"As a London merchant-lawyer, Thomas Povey by about 1664-1666 was surveyor-general of the Victualling Dept., and by then he had already been interested as a [Charles Howard, 1st Earl of] Carlisle place-man in deals concerning West Indian islands....Povey was a barrister of Gray's Inn and a merchant with widespread interests, "well-known for exerting his influence". His brother Richard was secretary and commissary general of provisions at Jamaica; another brother was William Povey, provost marshal at Barbados." http://www.danbyrnes.com.au/business/business10...
Thomas Povey was one of the great merchants in whose career may be traced "[t]he history of the interlocking directorates in the companies of expansion and in the political control of empire...." Root, Winfred T., "The Lords of Trade and Plantations, 1675-1696." http://www.dinsdoc.com/root-1.htm
Thomas Povey was an Original Fellow of the Royal Society (20/05/1663), and in 1693 would publish The Method, Manner and Order of the Transmutation of Copper into Brass, etc. By Thomas Povey, Esq; Brought into the Royal Soc. of Which He is a Fellow. Thomas Povey, Philosophical Transactions (1683-1775), Vol. 22, 1700 - 1701 (1700 - 1701), pp. 474-475. http://www.journals.royalsoc.ac.uk/content/tr86...
Pedro • Link
More information concerning Povy that may not be in the above...
He had a love of pictures and is described by Evelyn as "a nice contriver of all elegancies and exceedingly formal." His interests ranged from the "qualities of the herb tea or Chee" to an invention for raising water. He presented rarities from the West Indies to the Royal Society and "curiosities of silk works" for the repository.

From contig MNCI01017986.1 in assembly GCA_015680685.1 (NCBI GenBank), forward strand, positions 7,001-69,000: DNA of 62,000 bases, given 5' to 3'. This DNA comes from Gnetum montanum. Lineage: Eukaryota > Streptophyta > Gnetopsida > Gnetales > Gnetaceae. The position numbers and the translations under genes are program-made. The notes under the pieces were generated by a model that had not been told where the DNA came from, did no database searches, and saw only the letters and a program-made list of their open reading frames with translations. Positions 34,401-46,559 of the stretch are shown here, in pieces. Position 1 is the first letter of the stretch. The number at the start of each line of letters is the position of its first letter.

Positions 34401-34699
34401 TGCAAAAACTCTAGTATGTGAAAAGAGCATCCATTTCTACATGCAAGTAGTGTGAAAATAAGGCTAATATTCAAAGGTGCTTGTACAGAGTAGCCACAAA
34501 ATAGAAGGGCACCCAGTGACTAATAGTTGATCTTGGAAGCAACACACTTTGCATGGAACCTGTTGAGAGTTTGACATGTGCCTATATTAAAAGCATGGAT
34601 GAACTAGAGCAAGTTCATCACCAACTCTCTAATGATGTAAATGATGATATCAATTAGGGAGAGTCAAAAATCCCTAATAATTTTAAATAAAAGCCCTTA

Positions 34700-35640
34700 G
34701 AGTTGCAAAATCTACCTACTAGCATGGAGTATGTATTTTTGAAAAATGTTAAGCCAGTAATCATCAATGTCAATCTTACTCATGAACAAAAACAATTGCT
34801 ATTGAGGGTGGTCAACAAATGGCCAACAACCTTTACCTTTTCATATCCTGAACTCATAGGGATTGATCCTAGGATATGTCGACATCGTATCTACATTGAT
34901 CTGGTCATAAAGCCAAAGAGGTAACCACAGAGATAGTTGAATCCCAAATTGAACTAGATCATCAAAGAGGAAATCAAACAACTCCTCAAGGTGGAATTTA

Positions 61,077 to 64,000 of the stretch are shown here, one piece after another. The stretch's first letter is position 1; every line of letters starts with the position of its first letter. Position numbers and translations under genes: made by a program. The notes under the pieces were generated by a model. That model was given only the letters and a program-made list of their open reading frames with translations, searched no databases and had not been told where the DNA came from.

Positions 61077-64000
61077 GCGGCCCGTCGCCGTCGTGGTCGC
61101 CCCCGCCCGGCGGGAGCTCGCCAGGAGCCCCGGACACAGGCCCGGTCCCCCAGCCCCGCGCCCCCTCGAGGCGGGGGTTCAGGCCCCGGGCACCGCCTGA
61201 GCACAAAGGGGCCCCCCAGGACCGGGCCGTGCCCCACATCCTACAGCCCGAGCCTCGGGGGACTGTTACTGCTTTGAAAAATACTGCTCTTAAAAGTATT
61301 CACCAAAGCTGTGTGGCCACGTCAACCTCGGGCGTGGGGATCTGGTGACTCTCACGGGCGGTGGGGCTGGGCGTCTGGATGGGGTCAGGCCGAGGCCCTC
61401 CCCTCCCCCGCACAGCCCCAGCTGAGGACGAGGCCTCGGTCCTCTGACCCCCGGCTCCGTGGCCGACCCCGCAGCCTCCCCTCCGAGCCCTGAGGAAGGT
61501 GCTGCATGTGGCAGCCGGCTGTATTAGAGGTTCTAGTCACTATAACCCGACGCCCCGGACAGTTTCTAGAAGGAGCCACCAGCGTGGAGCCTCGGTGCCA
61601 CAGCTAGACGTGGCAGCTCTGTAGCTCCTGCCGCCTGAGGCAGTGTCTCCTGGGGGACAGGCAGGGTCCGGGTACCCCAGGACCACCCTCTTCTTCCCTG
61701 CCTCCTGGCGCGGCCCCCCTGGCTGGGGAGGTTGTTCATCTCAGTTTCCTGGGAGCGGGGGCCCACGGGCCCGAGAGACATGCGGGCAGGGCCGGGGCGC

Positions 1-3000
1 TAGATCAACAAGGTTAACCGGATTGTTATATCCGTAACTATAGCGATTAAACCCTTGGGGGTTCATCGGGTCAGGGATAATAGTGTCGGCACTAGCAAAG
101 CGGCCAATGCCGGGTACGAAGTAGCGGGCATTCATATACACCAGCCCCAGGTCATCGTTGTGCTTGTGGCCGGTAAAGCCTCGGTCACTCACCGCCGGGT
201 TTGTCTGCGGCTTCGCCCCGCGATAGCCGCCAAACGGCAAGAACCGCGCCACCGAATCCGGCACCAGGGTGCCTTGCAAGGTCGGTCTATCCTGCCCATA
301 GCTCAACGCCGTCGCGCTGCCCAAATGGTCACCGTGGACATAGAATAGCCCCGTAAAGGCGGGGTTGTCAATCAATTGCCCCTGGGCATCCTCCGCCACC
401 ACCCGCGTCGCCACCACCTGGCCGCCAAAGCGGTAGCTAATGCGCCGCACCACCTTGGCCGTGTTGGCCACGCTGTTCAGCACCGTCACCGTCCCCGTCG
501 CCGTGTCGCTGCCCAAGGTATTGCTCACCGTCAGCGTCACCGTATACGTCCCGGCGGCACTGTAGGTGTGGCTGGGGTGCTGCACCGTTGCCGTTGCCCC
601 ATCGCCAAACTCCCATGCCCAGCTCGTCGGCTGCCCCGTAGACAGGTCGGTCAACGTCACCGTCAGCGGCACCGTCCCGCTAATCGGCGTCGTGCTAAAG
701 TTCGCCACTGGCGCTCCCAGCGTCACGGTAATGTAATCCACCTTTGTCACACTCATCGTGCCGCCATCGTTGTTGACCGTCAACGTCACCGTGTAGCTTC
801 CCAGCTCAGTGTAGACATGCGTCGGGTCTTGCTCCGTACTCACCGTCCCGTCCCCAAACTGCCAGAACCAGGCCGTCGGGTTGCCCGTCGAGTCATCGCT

In August 64, as a member of the Committee of Correspondence which included Moray, Slingsby, Wilkins, Hooke and Oldenburg he looked at "books of voyages to be pursued for inquires, to be sent onto all parts of the world" with particular ones for the East India Company. Povy's activities suggest that the virtuosi were eager to combine the curious with the useful.
In April 66 he presented a paper to the Society on the method of painting by Robert Streater who had painted the hall of his Lincoln Inn mansion so that it produced no glare. Streator's recipe was to combine 3 or 4 eggs with one or two green figs or their branches...although the process had been understood by the ancients; Povy maintained that it had been forgotten.
Painting "hath been the study, delight and ornament of all ages and nations where peace or a civility has not been abandoned.'' He suggested a volume that combined history with practice, to look at artists' "several ways of working, the degrees of improvement of this art, and the rarity of their colours." He suggested that lesser arts such as bronzing, staining, engraving and etching could be combined as an appendix.
Pedro • Link
The above information from Darley's biography of Evelyn.
Pedro • Link
Correction to the above source it should read...
Consuming Splendor by Linda Levy Peck.
CGS • Link
From Parliament :
Auditor Povey, a Protection.
Ordered, That Mr. Auditor Povey shall have the Protection of this House, for the securing his Goods and Horses at Hounsloe, he keeping One of them for a Light Horse; and shall have Liberty to pass and re-pass from London to Hounsloc.
Chart showing the number of references in each month of the diary’s entries.